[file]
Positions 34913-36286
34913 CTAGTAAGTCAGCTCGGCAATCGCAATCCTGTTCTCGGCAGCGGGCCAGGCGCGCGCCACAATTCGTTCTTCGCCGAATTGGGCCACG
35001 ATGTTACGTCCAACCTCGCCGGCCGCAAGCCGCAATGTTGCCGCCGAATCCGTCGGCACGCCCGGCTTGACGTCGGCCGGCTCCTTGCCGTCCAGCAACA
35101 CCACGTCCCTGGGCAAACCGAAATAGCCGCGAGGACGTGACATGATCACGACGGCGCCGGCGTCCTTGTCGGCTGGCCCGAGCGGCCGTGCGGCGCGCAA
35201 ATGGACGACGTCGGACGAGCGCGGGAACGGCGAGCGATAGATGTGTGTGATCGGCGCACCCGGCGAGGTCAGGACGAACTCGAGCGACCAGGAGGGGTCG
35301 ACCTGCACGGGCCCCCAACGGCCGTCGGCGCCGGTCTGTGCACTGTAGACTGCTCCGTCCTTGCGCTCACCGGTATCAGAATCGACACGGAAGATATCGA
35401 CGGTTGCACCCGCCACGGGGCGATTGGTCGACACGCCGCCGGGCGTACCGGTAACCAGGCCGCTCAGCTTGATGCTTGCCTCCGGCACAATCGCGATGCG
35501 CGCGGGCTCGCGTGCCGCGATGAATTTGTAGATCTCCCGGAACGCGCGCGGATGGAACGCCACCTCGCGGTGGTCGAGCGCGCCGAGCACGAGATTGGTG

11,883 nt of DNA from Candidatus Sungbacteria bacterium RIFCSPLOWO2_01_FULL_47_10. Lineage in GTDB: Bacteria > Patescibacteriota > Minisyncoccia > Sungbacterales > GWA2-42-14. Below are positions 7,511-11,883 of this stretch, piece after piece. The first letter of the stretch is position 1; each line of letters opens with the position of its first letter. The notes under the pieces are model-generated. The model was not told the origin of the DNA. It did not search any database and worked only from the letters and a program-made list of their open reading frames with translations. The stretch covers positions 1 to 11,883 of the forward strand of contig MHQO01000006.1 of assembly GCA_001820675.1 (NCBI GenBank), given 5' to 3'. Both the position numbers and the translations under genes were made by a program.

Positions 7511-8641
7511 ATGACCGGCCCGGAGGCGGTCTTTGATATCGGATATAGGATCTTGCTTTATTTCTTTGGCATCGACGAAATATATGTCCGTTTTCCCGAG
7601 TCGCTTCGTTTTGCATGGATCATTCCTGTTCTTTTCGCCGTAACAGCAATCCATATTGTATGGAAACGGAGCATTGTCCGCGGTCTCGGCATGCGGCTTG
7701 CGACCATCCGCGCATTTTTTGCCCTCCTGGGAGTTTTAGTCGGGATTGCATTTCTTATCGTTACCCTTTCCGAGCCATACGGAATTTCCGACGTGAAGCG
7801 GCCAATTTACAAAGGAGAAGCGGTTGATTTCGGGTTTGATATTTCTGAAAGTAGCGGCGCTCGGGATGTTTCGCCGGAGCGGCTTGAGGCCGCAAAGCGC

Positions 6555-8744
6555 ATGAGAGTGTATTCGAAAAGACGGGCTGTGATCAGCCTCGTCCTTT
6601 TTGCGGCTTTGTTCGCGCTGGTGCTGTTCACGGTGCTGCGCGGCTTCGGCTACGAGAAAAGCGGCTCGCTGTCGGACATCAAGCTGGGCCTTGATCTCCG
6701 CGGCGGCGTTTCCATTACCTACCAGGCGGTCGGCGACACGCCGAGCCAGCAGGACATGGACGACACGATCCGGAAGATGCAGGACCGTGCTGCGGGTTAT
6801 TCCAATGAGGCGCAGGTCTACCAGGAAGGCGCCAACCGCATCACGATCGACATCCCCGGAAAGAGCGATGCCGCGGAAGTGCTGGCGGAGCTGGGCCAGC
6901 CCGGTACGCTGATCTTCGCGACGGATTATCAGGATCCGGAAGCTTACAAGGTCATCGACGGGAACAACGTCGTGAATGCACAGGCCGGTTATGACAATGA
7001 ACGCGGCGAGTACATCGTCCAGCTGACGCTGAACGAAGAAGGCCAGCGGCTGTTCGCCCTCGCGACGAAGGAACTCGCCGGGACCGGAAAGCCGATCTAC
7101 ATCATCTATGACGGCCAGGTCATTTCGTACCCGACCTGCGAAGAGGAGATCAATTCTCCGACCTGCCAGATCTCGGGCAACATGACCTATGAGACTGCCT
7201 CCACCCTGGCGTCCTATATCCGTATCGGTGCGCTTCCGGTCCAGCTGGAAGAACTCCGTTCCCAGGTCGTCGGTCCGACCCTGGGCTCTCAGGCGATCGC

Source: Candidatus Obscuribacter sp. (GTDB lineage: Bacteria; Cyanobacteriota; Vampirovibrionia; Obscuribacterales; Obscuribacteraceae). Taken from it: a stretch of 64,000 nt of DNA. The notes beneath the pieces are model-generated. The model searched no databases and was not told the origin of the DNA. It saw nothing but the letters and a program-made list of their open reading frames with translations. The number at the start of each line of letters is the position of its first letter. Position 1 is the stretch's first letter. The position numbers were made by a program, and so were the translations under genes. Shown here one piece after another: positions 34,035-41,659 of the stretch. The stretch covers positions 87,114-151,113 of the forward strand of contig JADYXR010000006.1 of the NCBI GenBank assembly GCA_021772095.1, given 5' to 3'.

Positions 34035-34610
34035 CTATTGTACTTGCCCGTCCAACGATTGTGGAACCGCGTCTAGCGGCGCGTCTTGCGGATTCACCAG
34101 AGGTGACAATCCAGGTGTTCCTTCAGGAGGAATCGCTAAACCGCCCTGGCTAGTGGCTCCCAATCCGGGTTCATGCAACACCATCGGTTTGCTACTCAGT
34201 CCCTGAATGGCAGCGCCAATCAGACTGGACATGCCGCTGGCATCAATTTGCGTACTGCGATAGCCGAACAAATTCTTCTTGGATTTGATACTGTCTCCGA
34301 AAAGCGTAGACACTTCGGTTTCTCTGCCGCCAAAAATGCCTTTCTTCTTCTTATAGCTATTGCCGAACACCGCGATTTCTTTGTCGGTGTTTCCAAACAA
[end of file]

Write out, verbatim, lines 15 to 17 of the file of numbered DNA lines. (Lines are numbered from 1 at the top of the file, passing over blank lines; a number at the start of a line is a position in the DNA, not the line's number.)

Positions 6555-8744
6555 ATGAGAGTGTATTCGAAAAGACGGGCTGTGATCAGCCTCGTCCTTT
6601 TTGCGGCTTTGTTCGCGCTGGTGCTGTTCACGGTGCTGCGCGGCTTCGGCTACGAGAAAAGCGGCTCGCTGTCGGACATCAAGCTGGGCCTTGATCTCCG